Coffeyville, Kansas, Flood and Oil Response
Beginning June 26 and continuing through June 30, 2007, strong storms across south central and southeast Kansas produced torrential rainfall and subsequent flooding/flash flooding. Up to 21 inches of rain was reported near Fredonia (Wilson County), Kansas. EPA deployed two On-Scene Coordinators (OSCs) to the incident in the early morning of July 1, 2007. They conducted air monitoring and assessed the flooded areas. The OSCs coordinated with the local incident commander from the Coffeyville, Kan., Fire Department.
On July 2, 2007, additional OSCs were dispatched to Coffeyville with the EPA Mobile Command Post to perform monitoring and coordinate pollution assessments related to the flooding. EPA Region 7 OSCs are coordinating with OSCs in EPA Region 6 as well as state OSCs in Kansas and Oklahoma. EPA aircraft were deployed to assess the extent of flooding and areas potentially polluted by releases caused by the flooding. EPA began taking flood water and air samples July 2nd. Sampling will continue until Monday, July 9, when we expect Coffeyville Resources to implement their sampling plan.
Samples from Coffeyville Refinery Secondary Confinement Pumping from July 6-12, 2007 (PDF) (4 pp, 76K, About PDF)
Surface Water Sample Data from July 6-9, 2007 (PDF) (9 pp, 162K, About PDF)
Summa Canister (Air) Data from July 10-11, 2007 (PDF) (2 pp, 36K, About PDF)
Fecal Coliform Sample Data from July 9, 2007 (PDF) (1 pg, 28K, About PDF)
Summary of Water, Air, and Fecal Coliform Sampling Results from July 2-9, 2007
Surface Water Sample Data from July 2-5, 2007 (PDF) (5 pp, 102K, About PDF)
Summa Canister (Air) Data from July 2-9, 2007 (PDF) (6 pp, 133K, About PDF)
Fecal Coliform Sample Data from July 4-6, 2007 (PDF) (1 pg, 37K, About PDF)
Water Sampling Locations - July 1-9, 2007 (PDF) (1 pg, 299K, About PDF)
Water Sampling Locations (Fecal Coliform Only) - July 1-9, 2007 (PDF) (1 pg, 301K, About PDF)
Air Sampling Locations - July 2-4, 2007 (PDF) (1 pg, 299K, About PDF)
Air Sampling Locations - July 5-9, 2007 (PDF) (1 pg, 301K, About PDF)
July 13 News Release: EPA Reports on Coffeyville Oil Spill Air and Water Samples
July 10 News Release: EPA and Refinery Reach Agreement to Address Coffeyville Oil Spill
July 6 News Release: Citizens Warned About Fecal Coliform in Flooded Areas
July 2 News Release: EPA Region 7 Responds to Oil Spill in Coffeyville, Kansas
Fact Sheet: Return Home Safely! Safety Recommendations for Returning to Your Home after a Flood (PDF) (2 pp, 101K, About PDF)
Say No to CO! (carbon monoxide) (PDF) (1 pg, 106K, About PDF) en Español
Electricity is SHOCKING! (PDF) (1 pg, 89K, About PDF) en Español
Drink Safe Water (PDF) 1 pg, 68K, About PDF) en Español
Eat Safe Food (PDF) (1 pg, 144K, About PDF) en Español
Get Rid of Mold (PDF) (1 pg, 169K, About PDF) en Español
Wash Your Hands (PDF) (1 pg, 91K, About PDF) en Español
Kill Germs With Bleach (PDF) (1 pg, 147K, About PDF) en Español
Getting Rid of Cleaning Products and Other Chemicals (PDF) (1 pg, 78K, About PDF) en Español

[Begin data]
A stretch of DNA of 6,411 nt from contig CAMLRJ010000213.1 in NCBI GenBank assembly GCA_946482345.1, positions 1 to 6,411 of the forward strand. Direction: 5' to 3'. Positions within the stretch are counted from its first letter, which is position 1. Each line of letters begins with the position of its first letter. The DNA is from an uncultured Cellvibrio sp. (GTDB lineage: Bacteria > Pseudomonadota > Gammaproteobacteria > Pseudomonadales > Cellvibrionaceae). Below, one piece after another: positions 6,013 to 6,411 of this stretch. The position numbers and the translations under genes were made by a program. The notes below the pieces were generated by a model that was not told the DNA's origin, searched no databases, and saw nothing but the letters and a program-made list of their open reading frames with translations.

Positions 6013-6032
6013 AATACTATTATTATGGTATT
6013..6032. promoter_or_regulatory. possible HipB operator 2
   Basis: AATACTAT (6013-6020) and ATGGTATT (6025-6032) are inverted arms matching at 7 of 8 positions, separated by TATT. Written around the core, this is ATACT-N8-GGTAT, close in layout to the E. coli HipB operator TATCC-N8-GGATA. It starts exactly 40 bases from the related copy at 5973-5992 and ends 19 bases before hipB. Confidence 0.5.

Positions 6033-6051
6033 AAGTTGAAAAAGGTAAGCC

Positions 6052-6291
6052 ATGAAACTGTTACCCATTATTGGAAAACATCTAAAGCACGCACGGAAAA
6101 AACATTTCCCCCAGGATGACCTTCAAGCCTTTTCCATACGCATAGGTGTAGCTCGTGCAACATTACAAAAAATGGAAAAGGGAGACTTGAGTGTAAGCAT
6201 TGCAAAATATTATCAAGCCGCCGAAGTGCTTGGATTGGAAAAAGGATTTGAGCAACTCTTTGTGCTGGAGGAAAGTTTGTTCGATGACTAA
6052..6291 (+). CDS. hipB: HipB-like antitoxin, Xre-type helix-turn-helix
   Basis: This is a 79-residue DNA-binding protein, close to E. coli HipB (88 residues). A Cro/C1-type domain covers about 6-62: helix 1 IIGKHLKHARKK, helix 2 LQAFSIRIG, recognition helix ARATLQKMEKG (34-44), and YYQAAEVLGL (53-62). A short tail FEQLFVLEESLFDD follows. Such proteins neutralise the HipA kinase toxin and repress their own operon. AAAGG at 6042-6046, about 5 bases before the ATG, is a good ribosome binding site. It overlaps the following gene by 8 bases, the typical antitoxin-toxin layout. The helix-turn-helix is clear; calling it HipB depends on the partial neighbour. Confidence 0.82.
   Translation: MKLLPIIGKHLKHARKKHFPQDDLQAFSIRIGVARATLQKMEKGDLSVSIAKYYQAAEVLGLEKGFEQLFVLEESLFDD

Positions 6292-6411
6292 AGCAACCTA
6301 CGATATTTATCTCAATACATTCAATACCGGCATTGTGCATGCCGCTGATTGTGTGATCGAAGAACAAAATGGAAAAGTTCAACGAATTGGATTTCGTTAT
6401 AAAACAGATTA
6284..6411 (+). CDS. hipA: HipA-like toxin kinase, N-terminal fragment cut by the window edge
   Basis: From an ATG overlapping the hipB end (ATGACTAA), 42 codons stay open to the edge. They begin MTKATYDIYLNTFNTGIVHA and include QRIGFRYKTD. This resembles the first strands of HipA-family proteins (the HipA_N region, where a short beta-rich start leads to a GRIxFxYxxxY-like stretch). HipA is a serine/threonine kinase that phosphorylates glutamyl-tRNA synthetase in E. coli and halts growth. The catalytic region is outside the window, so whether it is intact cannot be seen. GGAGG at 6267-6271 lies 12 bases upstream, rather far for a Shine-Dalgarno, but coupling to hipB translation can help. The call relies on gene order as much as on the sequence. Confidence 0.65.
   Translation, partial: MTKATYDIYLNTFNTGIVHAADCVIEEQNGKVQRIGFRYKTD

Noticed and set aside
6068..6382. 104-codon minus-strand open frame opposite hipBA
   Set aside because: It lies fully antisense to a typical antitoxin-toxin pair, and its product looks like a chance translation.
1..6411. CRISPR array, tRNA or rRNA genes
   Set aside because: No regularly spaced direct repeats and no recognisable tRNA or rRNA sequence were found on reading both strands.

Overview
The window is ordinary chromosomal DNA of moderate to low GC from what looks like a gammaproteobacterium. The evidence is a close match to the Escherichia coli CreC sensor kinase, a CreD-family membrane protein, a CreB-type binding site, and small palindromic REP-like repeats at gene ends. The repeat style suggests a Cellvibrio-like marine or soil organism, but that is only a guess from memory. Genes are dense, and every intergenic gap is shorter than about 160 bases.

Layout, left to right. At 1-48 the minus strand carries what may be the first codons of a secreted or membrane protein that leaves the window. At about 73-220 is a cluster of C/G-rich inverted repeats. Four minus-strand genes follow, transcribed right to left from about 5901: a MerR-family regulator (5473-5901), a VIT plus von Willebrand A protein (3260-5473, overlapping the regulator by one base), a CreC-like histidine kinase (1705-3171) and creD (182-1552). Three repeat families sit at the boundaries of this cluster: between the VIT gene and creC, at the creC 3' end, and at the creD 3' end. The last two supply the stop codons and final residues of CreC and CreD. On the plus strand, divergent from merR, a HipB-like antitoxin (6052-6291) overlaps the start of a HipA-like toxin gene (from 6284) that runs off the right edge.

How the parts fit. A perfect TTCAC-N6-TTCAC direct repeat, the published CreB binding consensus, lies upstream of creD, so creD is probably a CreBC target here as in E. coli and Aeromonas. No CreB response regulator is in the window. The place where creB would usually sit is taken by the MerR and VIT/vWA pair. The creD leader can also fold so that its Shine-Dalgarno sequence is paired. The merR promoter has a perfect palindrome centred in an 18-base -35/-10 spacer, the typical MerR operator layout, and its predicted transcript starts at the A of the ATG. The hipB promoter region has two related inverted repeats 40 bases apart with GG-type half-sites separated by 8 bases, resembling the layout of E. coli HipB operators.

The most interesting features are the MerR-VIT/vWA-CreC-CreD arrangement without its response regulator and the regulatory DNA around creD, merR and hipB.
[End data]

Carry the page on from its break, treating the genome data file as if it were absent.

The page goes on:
Public Service Announcements
"Flood Water" (:30 secs, 473kb, MP3) en Español
Dealing with polluted flood water creates important challenges. Here's what to do. Remove standing water quickly. Discard wet, absorbent materials that can't be thoroughly cleaned and dried. Dry out the building. When fumes aren't a problem and if electricity is available and safe, remove moisture by closing windows and running a dehumidifier or window air conditioner. Limit your contact with flood water. Don't even breathe mists from flood water. When cleaning, wear gloves, goggles, and a respirator or a dust mask. From the U.S. Environmental Protection Agency.
"Private Wells and Flood Water" (:30 secs, 472kb, MP3) en Español
Flood water can contaminate private wells. No public agency monitors the water quality inside these wells. That's the responsibility of the owner. Don't use water from a flooded well for any purpose until you've talked with proper health authorities. Don't turn on the pump and don't flush the well. You should have the well disinfected by a well contractor. Afterward, have the water sampled and tested to make sure it's safe. Just because it looks and smells safe, doesn't mean it actually is. This message is from the U.S. Environmental Protection Agency.
"Household Cleaners" (:30 secs, 473kb, MP3) en Español
Flood cleanup involves cleaners, disinfectants, and pesticides...used carefully. Mixing household cleaners and disinfectants — such as bleach and ammonia — can produce dangerous toxic fumes. Open windows and doors. Don't stay in a room longer than necessary, and allow plenty of time to air out the room. If it's safe to use electricity, use fans to keep the air circulating. Keep all household products out of sight and away from children. Call 1-800-222-1222 immediately in case of poisoning. From U.S. Environmental Protection Agency.
"Protective Gear" en Español
The use of protective clothing and equipment is essential when cleaning up after a flood. Contaminated water and sludge may contain harmful organisms, chemicals and heavy metals. Gloves are essential. So are goggles that don't contain air holes. Dust kicked up from sweeping and other activities can release contaminants into the air. It's advisable to protect yourself from dust by using an N–95 respirator, which costs around six dollars at many hardware stores. This message is from the U.S. Environmental Protection Agency.